Well, Internet, we both knew this day would come. Whenever you start following a blog, you’re going to encounter a post where the blogger’s own opinions differ from your own. And you have to step back and decide, can I accept this blogger as an individual human being, with his own right to views and beliefs? Or can I not get over the fact he thinks differently than I do, and forsake him and his stupid blog forever?
Life is full of touchy subjects like this, and with my blog roughly 2 weeks old it’s high time I tackled a serious issue.
The Shrek series is most certainly terrible.
pictured: Shreks 1, 3, and 4
Understand, I was there in 2001 too, I remember how we were all totally thrilled there was a good CG cartoon outside of Pixar that actually had something resembling emotion behind it. And it had Mike Myers doing a Scottish accent and everything. The first Shrek was sassy and loud and frenetic and irreverent. Everybody loved it! However, on second viewing, a lot of the luster wore off, and you could see behind the curtain where it became more of a 90-minute screed about Disney, and how fascist and stupid and creatively bankrupt the monolith was. You know that one friend who is always complaining about work? And finally you say, look, just get a different job. And then he does, but he always talks about THAT job in relation to his previous HORRIBLE job? That’s the first Shrek. We get it, Dreamworks–you’ve got issues. Maybe one day you’ll get over them and make a truly great film on par with the ones you’re swiping at.
Now, even bad series’ can have a really good entry – and that is Shrek 2. I’d started to see through the first Shrek’s veneer, but I went to Shrek 2 on virtue of its characters. Despite my misgivings the series has some really good ones (which is why the holiday shorts are much better than the films themselves), and as fate would have it part 2 added the best: Puss in Boots. Most importantly, Shrek 2 used those characters and their personalities to craft a big adventure. It was tons of fun, and I had not laughed so hard in a theater in a while.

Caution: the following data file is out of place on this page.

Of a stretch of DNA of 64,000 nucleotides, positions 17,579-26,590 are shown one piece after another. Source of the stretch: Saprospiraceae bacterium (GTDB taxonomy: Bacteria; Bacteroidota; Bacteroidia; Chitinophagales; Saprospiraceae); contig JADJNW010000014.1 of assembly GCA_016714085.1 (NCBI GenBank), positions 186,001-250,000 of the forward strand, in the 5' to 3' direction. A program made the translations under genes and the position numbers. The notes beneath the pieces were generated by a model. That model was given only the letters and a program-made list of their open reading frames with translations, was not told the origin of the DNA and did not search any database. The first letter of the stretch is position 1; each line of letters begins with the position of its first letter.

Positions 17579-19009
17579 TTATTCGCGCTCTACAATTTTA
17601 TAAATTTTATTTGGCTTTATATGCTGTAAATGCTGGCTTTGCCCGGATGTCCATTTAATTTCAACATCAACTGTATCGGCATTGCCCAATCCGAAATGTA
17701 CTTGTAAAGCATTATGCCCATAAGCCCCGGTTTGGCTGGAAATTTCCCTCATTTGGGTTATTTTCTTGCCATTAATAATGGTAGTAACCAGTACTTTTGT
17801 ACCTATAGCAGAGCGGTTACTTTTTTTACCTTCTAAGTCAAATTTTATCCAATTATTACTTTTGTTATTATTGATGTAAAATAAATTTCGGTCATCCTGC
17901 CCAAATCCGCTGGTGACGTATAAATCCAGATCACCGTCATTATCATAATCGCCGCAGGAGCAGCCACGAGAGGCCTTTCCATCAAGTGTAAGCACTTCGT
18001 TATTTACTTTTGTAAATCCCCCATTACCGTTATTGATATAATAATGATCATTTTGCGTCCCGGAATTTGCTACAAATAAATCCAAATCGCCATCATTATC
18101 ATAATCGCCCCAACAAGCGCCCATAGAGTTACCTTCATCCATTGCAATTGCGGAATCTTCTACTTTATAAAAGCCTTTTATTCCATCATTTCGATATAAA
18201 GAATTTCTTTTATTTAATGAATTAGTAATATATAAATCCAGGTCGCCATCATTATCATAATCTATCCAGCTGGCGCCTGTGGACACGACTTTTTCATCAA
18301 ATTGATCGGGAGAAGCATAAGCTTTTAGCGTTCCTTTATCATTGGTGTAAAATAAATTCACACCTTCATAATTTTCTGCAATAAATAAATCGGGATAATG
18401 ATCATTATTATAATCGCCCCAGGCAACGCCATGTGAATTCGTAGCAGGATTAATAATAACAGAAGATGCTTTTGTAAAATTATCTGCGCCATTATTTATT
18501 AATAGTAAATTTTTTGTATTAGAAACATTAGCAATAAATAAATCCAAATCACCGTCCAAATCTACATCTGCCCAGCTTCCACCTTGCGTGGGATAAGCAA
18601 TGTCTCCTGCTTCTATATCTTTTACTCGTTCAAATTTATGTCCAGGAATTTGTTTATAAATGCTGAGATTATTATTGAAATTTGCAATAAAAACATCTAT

And so, with renewed faith in the series I rushed out to see Shrek the Third–and that’s as far as I can remember. The movie was so forgettable that I–quite literally–forgot about it. No, really. I didn’t even remember there was a Shrek 3 until I saw a billboard for Shrek 4. I couldn’t even tell you what the third film was about. If held at gunpoint I could recall there were baby ogres and vomit. That’s the extent of my Shrek 3 recall.
I did not see the fourth Shrek. This is because the first two things I knew about the film were:
- There was a third Shrek I completely erased from my memory.
- They made Puss in Boots fat.
Neither are forgivable, so I haven’t seen it (I do own it – I bought my wife the series box set last Christmas because she enjoys them and I’m not a monster). I did just look up the plot on IMDb, though, and it sounds wretched. The real problem here is cynicism. The Shrek series is so pre-occupied with deconstruction / parody / pop-culture that it can’t get out of its own way and be a good kids franchise. There is enough cynicism out there, I don’t need it anywhere near my kids movies. If the planning for Toy Story kicked off with “Remember when we were kids and playing with toys was AWESOME? What if…” then the Shrek equivalent is “Aren’t fairy tales kind of lame? Well what if…”